One in eight American women will develop breast cancer in their life, and treating it—or even preventing it—can often leave them feeling like strangers in their own bodies. This is increasingly true when the treatment requires a mastectomy—the surgical removal of one or both breasts. For some mastectomy patients, part of the healing process involves breast reconstruction, and for many of them, nipple tattoos are an important part of the procedure as well. However, research has found that only 32 percent of all nipple tattooing is done in the plastic surgery offices that perform breast reconstruction, and many practices (23 percent) don’t even provide patients with referrals for nipple tattoos.
To fill this gap and help patients reclaim their bodies post-mastectomy, some tattoo artists offer realistic nipple and areola tattoos to breast cancer survivors. These artists aren’t always easy to access, though (either because they work in another state or country, or they’re too busy) and their procedures can be extremely expensive since they provide such a highly specialized service.
In an attempt to make realistic nipple tattoos more accessible, a team of plastic surgeons and researchers from Mayo Clinic, University Hospitals Cleveland Medical Center, and University of California, Davis, has developed what they call a “nipple-by-number” device. As outlined in an article published in Plastic and Reconstructive Surgery, this device is designed to make the process easier and less expensive while still “ensur[ing] an accurate, consistent, and personalized aesthetic result during three-dimensional nipple-areola tattooing.”
How does it work, exactly?
For a tattooer, doing realistic tattoos of any kind requires a deep understanding of light and shadow—and how to create the illusion of light and shadow using ink. It’s a skill that takes a great deal of practice to master. But the “nipple-by-number” device claims to eliminate the need for that in-depth knowledge and enable even the most novice tattooers to ink realistic nipple tattoos. In fact, it was created to be used by plastic surgeons with little to no tattooing experience; the idea being that this will help patients more readily access an otherwise highly specialized service.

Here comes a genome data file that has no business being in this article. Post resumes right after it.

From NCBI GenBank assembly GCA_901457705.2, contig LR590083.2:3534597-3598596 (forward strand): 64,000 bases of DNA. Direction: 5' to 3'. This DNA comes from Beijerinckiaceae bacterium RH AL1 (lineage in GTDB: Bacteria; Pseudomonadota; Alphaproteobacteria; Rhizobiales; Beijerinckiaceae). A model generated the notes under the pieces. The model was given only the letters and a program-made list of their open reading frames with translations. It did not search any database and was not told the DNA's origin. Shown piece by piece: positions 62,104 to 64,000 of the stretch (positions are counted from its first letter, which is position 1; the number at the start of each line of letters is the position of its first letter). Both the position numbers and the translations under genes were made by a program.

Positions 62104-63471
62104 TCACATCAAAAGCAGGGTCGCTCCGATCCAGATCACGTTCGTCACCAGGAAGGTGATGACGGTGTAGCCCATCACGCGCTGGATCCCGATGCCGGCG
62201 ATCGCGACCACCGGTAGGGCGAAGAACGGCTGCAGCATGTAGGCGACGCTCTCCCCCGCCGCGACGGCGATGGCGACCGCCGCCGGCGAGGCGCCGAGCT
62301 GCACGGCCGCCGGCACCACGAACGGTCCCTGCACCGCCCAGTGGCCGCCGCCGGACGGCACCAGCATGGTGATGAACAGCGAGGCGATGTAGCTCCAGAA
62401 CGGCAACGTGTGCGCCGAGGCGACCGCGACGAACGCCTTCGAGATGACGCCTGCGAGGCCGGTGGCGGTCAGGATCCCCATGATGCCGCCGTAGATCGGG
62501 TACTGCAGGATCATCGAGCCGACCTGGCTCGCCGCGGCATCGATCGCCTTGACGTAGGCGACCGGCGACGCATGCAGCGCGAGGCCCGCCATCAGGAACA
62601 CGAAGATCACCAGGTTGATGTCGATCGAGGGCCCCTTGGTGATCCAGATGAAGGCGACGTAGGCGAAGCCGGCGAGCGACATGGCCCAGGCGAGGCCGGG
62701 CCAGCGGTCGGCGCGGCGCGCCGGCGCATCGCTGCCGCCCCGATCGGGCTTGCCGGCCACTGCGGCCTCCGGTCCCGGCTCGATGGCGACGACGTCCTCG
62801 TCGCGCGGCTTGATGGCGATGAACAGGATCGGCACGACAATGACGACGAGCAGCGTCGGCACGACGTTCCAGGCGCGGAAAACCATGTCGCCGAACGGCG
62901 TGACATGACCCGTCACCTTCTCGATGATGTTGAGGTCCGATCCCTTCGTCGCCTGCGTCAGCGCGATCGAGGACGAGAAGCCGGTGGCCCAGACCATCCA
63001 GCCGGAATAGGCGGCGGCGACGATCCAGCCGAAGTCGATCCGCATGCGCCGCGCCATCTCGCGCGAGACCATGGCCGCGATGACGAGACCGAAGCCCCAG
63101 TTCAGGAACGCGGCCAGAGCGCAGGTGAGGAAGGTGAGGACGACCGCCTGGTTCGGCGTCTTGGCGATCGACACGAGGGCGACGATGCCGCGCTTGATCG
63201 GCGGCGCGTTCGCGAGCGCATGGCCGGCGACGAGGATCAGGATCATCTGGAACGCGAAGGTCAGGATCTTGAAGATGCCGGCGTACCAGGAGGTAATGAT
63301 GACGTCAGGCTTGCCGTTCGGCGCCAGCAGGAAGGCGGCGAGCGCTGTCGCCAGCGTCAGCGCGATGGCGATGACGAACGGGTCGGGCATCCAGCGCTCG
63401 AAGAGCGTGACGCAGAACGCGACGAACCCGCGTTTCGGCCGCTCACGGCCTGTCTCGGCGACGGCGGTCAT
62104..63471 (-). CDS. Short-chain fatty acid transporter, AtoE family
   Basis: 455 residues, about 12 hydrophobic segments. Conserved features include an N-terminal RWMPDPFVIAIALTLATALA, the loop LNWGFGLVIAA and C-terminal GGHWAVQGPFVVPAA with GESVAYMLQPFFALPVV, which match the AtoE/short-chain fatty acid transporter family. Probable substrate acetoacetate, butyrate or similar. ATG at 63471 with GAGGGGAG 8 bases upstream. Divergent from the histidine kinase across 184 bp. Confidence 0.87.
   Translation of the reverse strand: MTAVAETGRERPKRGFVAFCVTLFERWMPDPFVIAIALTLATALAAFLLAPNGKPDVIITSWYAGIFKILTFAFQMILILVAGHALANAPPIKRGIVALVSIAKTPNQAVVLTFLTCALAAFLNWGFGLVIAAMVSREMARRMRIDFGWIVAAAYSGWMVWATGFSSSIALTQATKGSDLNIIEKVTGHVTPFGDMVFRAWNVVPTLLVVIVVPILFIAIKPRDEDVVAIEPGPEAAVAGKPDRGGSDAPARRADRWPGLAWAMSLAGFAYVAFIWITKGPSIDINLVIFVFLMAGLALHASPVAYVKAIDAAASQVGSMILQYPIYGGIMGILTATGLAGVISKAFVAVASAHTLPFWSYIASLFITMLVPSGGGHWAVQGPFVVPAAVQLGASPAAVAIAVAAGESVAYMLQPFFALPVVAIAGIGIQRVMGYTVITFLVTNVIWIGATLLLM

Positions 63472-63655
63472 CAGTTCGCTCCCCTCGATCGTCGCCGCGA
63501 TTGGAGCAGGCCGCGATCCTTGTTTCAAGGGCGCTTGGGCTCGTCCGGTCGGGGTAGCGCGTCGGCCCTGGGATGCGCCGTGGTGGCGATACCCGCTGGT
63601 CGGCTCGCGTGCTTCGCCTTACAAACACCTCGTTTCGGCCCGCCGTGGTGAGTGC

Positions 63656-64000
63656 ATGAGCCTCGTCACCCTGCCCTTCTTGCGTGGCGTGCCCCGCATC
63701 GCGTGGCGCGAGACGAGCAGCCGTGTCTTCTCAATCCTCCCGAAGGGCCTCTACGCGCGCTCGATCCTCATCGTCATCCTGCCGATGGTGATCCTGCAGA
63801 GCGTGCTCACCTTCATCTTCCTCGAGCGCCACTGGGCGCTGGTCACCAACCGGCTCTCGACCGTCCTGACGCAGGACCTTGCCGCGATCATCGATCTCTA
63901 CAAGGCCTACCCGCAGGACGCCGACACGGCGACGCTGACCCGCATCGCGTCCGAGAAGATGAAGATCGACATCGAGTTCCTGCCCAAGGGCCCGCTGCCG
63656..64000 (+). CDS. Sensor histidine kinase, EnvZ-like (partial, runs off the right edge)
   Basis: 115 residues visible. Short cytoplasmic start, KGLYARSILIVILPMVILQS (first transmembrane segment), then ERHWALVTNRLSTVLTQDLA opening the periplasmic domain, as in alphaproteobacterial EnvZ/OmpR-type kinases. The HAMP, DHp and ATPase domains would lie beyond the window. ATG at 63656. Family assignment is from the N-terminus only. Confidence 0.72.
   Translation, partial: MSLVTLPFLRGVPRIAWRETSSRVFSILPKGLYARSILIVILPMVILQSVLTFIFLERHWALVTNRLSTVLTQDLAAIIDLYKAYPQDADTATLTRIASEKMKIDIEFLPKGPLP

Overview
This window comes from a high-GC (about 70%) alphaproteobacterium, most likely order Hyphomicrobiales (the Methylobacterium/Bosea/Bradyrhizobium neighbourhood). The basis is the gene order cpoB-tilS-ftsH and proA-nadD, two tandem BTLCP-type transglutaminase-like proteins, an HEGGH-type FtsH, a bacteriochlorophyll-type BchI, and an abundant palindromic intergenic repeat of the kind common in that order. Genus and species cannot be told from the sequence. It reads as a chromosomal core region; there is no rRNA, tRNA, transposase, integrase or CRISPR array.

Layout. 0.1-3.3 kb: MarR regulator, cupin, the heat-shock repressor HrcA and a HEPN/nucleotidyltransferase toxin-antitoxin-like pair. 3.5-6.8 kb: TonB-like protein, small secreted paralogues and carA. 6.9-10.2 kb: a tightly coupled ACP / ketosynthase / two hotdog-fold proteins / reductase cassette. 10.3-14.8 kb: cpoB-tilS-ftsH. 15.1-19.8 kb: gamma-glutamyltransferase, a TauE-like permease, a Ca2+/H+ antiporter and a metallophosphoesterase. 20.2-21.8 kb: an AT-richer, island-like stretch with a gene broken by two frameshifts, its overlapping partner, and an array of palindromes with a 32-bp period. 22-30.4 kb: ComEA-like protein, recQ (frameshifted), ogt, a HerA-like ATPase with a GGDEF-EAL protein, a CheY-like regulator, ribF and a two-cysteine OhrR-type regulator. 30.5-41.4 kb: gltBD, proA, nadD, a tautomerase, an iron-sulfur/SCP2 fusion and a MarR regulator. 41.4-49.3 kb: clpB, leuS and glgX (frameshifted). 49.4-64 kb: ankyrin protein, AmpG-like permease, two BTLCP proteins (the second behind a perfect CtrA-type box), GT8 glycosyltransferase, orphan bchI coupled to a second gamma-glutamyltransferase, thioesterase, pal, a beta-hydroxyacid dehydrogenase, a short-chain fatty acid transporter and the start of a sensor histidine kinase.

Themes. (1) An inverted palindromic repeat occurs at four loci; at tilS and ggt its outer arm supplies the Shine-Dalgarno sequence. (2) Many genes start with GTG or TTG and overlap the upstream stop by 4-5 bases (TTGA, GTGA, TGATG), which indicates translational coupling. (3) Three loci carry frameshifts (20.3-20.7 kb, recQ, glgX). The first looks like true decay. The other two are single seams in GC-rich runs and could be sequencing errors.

So how does it work? The device consists of four 3-D printed stencilized layers that are applied one at a time and used to guide the tattoo needle. The first stencil is the largest, and creates a base layer that illustrates the areola. The following layers are then used to tattoo the Montgomery tubercles (the little dots circling the areola), the nipple, and to add shading. Using the device, patients will be able to get custom tattoos (they can bring in reference photos of their pre-surgery nipples that the person doing the tattoo will attempt to duplicate) or a standardized nipple-areola design.
Once the tattoo is complete, patients are asked to follow standard tattoo aftercare protocols until their new nipple tattoos have healed.
One thing the journal article skips over, though, is the training needed to effectively use the device. While it’s meant to be straight-forward, some training and practice is surely necessary to teach people the basics of the device and how to use it to successfully create the illusion of depth that defines a realism tattoo. Nevertheless, the idea is that users will be able to create that depth using the device, simply by following its stencilized layers.
The device is promising, but it isn’t perfect—yet.
Another part of the appeal of nipple tattoos done using this device is that they’re easier to create, and therefore less expensive than a piece done by a normal tattooer. In its research, the team behind the device found that the national average cost of nipple tattoos is $640 for one breast and $956 for both breasts. The “nipple-by-number” should lower that cost significantly.
However, it’s also worth noting that the examples of tattoos done using this device don’t look nearly as realistic as those done by artists who specialize in nipple tattoos. Professional artists who have dedicated their lives to mastering realism tattoos and who specialize in nipple tattooing will almost always achieve a better, more personalized result than a template. Some of those artists are Piret Aava, Shaughnessy Otsuji, Sylwia Dobrowolska, and Sylwia Nawrot. Still, we don’t doubt that the “nipple-by-number” device is promising, although it does likely require a bit more work before it can come close to creating the kind of hyper realistic 3-D nipple tattoos that specialized tattooers are able to provide.